# Power Series

1. Jul 1, 2005

### R_Y_A_N

Given:
/ (sinx)/x for x =/= 0​
g(x)=
\ 1 for x=0​

(26)
g(0), the 26th derivative of g at 0 (Hint: can you find a power series for g(x)?)

At zero the function is 1 right?...so the first or second or 26th derivative is zero...right? but that seems way to easy..please help me understand why i need to use a power series...thanks

2. Jul 1, 2005

### OlderDan

The first derivative at zero is zero, but not the second. The power series might help you identify the higher order derivatives. By symmetry you can argue that the odd derivatives are zero, but not the evens.

3. Jul 1, 2005

### Hurkyl

Staff Emeritus
This reasoning is wrong -- remember that the derivative of a function at a point depends on the values near that point... and the function isn't 1 everywhere near that point.

4. Jul 1, 2005

### lurflurf

The power series of sin (about 0) is sin(x)~x-x^3/3!+x^5/5!-x^7/7!+...+(-1)^k x^(2k+1)/(2k+1)!+...(k the number of the nonzero term)
x g(x)=sin(x)
So you should be able to find a power series for g. You will also see that all the derivatives are not zero.
I think what confused you is
f'(1) is not the same as (f(1))'
like if f(x)=x^2
f'(x)=2x f'(1)=2 (f(1))'=(1)'=0

5. Jul 1, 2005

### R_Y_A_N

but for a power series...you need to take all the derivatives of the function up to the 26th..and that get's messy..do i really have to take the 26th derivative of sinx/x?

6. Jul 1, 2005

### Hurkyl

Staff Emeritus
The goal of the problem is to use the power series to find the derivatives, not the other way around. You need to find the power series through some other method...

7. Jul 1, 2005

### R_Y_A_N

y' = (-x^-2)(sinx) + (x^-1)(cosx)
y'' = (2x^-3)(sinx) + (-2x^-2)(cosx) - (x^-1)(sinx)
y''' = (-6x^-4)(sinx) + (6x^-3)(cosx) + (3x^-2)(sinx) - (x^-1)(cosx)
i don't see a pattern..maybe i'm doing something wrong...or maybe i'm just blind

8. Jul 1, 2005

### R_Y_A_N

i'm getting very confused now...you use the derivatives to make a power series to approximate the value at that point..so to find a power series to find the 26th derivative would require me to find the 26th derivative to make the power series by definition right?

9. Jul 1, 2005

### HallsofIvy

Perhaps you should try paying attention to the responses you already have:
sin x= x- (1/3!)x^3+ (1/5!)x^5- 1/(7!)x^7+...- (1/27!)x^27+ ...
so (sin x)/x= 1- (1/3!)x^2+ (1/5!)x^4- 1/(7!)x^6+ ... - (1/27!)x^26+ ...

Of course, the nth coefficient of the MacLaurin series for any function g(n) is
(1/n!)g(n)(0). So what is g(26)(0)?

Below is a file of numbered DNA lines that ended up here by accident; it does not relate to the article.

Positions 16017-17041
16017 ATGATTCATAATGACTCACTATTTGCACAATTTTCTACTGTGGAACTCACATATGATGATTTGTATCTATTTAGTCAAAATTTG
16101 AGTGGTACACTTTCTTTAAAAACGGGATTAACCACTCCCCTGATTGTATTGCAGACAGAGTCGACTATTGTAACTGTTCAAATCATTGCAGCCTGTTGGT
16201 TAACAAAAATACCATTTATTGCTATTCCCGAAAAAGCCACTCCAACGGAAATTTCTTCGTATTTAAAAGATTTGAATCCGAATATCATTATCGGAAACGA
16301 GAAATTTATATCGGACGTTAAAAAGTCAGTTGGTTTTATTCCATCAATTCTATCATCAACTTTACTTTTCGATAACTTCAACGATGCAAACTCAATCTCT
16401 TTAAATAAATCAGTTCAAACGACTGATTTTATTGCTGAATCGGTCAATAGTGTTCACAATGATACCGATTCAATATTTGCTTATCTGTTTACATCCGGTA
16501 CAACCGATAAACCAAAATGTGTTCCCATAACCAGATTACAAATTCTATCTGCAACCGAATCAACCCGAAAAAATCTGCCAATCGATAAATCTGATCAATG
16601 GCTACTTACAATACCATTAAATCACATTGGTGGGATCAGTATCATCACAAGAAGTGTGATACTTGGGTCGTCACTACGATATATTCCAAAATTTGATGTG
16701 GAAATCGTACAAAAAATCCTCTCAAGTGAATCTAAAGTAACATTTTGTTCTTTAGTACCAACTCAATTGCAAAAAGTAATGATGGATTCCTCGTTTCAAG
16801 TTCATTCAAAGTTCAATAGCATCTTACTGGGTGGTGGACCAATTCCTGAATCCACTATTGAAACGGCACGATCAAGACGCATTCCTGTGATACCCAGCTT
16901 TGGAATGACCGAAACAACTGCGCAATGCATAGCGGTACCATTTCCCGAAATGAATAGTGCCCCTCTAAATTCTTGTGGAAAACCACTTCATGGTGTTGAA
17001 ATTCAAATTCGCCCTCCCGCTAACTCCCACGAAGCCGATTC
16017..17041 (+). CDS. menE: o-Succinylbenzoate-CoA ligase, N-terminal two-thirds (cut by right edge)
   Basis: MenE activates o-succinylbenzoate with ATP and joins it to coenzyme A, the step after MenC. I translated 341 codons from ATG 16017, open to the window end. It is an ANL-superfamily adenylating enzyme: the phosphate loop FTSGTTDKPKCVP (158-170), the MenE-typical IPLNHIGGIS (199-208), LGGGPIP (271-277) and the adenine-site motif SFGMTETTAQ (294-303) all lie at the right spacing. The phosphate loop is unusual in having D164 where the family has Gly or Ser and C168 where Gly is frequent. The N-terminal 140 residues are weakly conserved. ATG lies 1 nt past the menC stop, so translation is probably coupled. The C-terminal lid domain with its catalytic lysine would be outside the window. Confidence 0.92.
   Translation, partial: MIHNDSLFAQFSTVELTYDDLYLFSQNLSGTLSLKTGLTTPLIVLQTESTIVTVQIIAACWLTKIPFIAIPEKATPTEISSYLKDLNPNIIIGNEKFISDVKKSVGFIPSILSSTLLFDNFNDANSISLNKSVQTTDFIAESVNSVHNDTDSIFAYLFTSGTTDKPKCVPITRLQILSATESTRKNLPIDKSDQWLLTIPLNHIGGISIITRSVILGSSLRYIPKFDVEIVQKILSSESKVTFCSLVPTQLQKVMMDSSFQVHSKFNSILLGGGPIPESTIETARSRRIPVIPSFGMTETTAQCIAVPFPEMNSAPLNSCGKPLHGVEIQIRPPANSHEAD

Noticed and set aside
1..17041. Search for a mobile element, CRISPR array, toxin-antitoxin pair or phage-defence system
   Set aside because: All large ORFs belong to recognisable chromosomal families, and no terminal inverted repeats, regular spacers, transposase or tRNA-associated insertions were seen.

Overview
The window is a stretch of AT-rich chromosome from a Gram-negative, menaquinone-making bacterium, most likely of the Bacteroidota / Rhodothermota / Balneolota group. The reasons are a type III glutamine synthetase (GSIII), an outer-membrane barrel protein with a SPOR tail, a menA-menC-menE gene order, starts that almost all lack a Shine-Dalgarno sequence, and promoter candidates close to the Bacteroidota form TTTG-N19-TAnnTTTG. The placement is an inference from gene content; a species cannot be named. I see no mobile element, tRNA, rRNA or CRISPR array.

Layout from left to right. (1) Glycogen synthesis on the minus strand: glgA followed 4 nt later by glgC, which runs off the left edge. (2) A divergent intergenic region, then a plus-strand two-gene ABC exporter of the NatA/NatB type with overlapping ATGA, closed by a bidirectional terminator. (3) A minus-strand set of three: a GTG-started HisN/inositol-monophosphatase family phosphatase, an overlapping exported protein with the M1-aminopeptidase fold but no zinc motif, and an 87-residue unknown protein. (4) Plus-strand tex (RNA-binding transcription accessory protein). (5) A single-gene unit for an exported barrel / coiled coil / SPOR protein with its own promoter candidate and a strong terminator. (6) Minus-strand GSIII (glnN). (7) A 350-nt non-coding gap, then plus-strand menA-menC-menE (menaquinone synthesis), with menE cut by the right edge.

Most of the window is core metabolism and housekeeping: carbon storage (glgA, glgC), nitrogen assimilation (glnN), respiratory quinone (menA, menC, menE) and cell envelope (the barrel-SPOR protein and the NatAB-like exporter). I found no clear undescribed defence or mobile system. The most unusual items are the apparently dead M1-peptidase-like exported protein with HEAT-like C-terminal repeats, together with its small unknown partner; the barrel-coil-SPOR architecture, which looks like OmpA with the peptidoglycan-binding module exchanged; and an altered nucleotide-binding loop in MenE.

10. Jul 1, 2005

### lurflurf

The higher derivatives often get messy. For this reason it is often easier to deduce a power series from another known one. In this case you know the power series for sin(x) and you want to find the power series of g(x) where x*g(x)=sin(x).
for example (1-x)^-1~1+x+x^2+x^3+x^4+x^5+...
x/(1-x)~x+x^2+x^3+x^4+x^5+x^6+...
See a pattern?
Have you covered formal operations on power series such as multiplication, division, and addition?

11. Jul 1, 2005

### R_Y_A_N

so it's 0^26 or 1?

12. Jul 1, 2005

### R_Y_A_N

no i haven't unfortunately

13. Jul 1, 2005

### lurflurf

So the idea is is f and g have power series you can often find the power series of f/g by dividing their power series. This can some time be tricky but in your problem we have x which has a simple power series (just x). So the general term in sin(x) is (-1)^k*x^(2k+1)/(2k+1)! The general term in sin(x)/x is then (-1)^k*x^(2k)/(2k+1)! The 2k-th term is also $$g}^{(2k)}{(0)}*x^{2k}/(2k)!$$
So you should be able to figure out what the 26th derivative of g at 0 is.

Last edited: Jul 1, 2005
14. Jul 2, 2005

### R_Y_A_N

so, if i'm understanding this correctly, all the derivatives will be either -1 or 1, depending on whether (-1) is raised to an even or odd power, and in this case we raise (-1) to the 26/2 or 13 power and get -1 as the 26th derivative at zero

15. Jul 2, 2005

### HallsofIvy

No, lurflurf just told you that "the general term in sin(x) is (-1)^k*x^(2k+1)/(2k+1)!" so the general term in sin(x)/x is (-1)^k*x^(2k)/(2k+1)! and that "The 2k-th term is also $$g}^{(2k)}{(0)}*x^{2k}/(2k)!$$". Equate the two:
(-1)^k*x2k/(2k+1)!= g(2k)(0)x2k/(2k)!. Solving for g(2k), g2k(0)= (-1)k(2k+1).

16. Jul 2, 2005

### lurflurf

Here is another way to find the derivatives without power series.
x g(x)=sin(x)
take k+1 derivatives
$$x g}^{(k+1)}{(x)}+(k+1) g}^{(k)}{(x)}=sin}^{(k+1)}{(x)}$$
let x=0
$$(k+1) g}^{(k)}{(0)}=sin}^{(k+1)}{(0)}=cos{(k {\pi}/2)}$$
$$g}^{(k)}{(0)}=\frac{{sin}^{(k+1)}{(0)}}{k+1}=\frac{cos{(k {\pi}/2)}}{k+1}$$
Now try to see how it works with power series.
see that
g(0)=1
g'(0)=0
g''(0)=-1/3
g'''(0)=0
g''''(0)=1/5

Last edited: Jul 2, 2005